Bad bounces don’t define a team. The inability to recover from them does. (Kirk Irwin/Getty Images)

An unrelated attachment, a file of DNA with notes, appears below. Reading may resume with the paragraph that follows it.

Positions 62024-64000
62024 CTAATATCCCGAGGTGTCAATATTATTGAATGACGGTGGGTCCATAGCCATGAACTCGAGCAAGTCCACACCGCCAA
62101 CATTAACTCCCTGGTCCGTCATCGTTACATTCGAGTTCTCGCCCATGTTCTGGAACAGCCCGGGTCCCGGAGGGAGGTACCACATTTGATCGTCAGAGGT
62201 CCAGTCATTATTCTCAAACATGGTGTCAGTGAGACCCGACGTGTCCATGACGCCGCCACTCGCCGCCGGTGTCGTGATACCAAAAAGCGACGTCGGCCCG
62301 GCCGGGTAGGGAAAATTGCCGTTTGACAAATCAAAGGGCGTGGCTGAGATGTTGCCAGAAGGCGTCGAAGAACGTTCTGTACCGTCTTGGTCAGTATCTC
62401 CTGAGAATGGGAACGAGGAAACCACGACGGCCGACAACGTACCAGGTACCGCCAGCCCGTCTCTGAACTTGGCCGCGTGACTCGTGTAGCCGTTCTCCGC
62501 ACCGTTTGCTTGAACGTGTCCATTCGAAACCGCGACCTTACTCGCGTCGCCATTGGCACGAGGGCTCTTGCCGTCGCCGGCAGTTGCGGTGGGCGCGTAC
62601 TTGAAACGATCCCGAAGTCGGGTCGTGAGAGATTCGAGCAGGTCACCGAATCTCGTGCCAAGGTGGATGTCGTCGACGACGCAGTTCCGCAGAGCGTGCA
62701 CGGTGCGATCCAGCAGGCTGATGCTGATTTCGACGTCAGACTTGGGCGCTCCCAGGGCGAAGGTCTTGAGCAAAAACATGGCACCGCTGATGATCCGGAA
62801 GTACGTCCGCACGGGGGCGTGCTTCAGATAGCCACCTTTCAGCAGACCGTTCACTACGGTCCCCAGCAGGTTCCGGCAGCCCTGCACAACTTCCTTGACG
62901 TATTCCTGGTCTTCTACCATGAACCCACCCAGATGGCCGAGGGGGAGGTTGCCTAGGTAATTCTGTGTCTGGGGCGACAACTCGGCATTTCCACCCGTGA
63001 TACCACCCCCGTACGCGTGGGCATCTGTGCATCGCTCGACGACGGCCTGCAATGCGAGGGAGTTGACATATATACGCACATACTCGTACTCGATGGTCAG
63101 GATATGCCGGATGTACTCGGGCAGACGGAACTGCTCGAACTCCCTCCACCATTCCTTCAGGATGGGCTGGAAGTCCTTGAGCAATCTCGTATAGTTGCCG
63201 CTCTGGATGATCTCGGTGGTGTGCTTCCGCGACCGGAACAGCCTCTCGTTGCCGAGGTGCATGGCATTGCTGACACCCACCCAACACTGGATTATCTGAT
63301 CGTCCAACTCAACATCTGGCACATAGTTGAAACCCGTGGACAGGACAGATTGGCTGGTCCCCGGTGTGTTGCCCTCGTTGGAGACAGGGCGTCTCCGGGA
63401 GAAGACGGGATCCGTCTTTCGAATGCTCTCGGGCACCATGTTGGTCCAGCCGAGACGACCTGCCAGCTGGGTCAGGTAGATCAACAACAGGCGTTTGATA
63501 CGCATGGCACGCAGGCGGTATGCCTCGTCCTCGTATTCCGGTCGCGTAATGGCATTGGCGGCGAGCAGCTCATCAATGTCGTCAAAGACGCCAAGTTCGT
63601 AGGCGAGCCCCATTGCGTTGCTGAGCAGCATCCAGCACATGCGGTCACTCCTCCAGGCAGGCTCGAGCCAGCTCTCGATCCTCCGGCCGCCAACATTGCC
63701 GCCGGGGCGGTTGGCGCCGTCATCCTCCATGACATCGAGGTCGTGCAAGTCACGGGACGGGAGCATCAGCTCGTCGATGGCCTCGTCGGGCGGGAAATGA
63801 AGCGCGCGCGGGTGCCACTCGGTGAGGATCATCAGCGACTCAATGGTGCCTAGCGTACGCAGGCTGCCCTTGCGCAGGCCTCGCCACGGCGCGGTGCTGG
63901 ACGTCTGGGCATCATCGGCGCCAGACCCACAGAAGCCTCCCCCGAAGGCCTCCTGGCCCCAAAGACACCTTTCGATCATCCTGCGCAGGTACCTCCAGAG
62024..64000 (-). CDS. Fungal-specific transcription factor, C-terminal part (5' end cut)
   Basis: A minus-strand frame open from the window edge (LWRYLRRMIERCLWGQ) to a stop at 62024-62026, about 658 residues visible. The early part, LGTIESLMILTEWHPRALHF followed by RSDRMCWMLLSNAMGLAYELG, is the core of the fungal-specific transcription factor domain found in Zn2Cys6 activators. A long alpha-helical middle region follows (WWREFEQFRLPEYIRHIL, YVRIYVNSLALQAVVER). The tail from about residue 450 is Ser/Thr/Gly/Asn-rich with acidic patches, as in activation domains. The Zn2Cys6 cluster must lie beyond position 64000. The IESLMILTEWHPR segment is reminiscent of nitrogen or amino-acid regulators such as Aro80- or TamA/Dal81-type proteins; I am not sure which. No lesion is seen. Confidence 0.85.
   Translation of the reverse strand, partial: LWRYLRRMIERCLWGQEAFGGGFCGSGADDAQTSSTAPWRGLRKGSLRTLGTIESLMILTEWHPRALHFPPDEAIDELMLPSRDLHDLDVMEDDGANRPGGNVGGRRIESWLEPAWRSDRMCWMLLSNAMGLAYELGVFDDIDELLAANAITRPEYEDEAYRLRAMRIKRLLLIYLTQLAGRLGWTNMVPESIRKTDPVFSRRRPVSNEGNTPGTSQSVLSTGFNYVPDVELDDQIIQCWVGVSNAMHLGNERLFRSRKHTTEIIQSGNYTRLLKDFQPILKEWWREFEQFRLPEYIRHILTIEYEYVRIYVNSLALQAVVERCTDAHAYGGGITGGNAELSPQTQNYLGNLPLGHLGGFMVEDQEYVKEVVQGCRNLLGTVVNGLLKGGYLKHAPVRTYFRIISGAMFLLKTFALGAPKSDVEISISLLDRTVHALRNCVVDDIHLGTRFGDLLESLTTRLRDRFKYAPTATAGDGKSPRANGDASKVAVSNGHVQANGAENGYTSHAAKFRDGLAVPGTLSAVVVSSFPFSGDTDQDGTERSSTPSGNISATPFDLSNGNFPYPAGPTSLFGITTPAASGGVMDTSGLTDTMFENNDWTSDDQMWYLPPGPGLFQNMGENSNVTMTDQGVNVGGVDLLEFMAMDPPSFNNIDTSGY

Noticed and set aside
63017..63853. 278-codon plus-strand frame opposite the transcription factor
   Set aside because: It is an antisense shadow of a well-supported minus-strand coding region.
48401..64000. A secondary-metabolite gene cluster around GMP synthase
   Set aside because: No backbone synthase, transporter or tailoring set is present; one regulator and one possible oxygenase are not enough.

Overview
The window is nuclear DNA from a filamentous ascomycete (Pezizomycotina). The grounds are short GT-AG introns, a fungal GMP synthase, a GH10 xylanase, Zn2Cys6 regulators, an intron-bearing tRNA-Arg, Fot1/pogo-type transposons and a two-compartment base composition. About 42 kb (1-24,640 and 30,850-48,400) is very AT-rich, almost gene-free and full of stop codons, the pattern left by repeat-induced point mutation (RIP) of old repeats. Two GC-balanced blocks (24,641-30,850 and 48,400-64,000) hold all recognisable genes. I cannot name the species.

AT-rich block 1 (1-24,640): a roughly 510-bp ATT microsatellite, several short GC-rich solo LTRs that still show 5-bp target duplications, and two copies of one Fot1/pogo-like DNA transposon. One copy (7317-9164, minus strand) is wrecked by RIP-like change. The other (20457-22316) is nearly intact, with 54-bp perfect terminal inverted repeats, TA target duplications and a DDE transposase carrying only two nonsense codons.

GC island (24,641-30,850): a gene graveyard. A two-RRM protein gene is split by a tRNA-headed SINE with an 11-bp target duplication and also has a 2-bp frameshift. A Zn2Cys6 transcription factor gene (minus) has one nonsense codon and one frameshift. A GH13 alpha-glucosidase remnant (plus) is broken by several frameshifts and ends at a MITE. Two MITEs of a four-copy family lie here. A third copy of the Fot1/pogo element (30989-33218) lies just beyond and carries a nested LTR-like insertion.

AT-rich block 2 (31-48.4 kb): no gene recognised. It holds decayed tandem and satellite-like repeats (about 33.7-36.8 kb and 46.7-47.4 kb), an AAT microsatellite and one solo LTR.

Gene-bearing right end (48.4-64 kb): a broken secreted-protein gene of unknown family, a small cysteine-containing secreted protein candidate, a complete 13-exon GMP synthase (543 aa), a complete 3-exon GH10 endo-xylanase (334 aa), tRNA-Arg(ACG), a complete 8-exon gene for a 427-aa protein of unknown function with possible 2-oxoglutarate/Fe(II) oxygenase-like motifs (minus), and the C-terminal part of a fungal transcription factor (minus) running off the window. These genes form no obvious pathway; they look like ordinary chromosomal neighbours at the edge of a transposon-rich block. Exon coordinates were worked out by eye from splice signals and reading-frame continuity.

Marc-Andre Fleury – Yes, MAF now gets his own section because I couldn’t figure out what to do with him. His overall 63-minute game fit in Noteworthy. The last four minutes fit in Bad (or worse). The result is a section in between the two that leaves everyone questioning Fleury right now. Fleury was fantastic for 59 minutes of the game. He made several nice saves on the PK, stopped a couple of big chances in the slot in the 3rd period, and also had a huge poke check that ended a scoring chance on the crease. He finished the game with 42 saves on 46 shots. The third goal and the overtime winner were brutal though. I have no qualms with Fleury leaving the net with less than a minute left despite Bylsma saying he shouldn’t have. Fleury has done that several times before (even in this series), which makes it very difficult to believe that anyone on the staff ever really pushed such an idea on him. Also, I don’t buy into goalies changing their strategies in the last minute of a game. Goalies are crazy, that’s not the type of situational change they usually make. Regardless, the play bit Fleury in the ass. The puck bounced over his stick, he was unable to recover from it, and the tying goal ended up in the net. I have no problem with him leaving the net, but it’s still his fault that he wasn’t taking care of his #1 priority (protecting the net), even if it was due to a bad bounce. Moving on to the game-winner in overtime, that’s simply a puck that Fleury has to stop. Even though the shot may have been partially screened by Niskanen, it was all the way out above the faceoff circles and close to the blue line. He had plenty of time to read and react to that puck. It was simply a bad goal. Every goalie allows bad goals (see: Bobrovsky in this series), but the timing of Fleury’s have always been troublesome. I’ve now marked him down for being at fault for four goals in four games. In the regular season, that number was averaging .25 goals/game. It’s a small sample size, but he won’t get a much larger one if he doesn’t stop the bleeding in Game 5.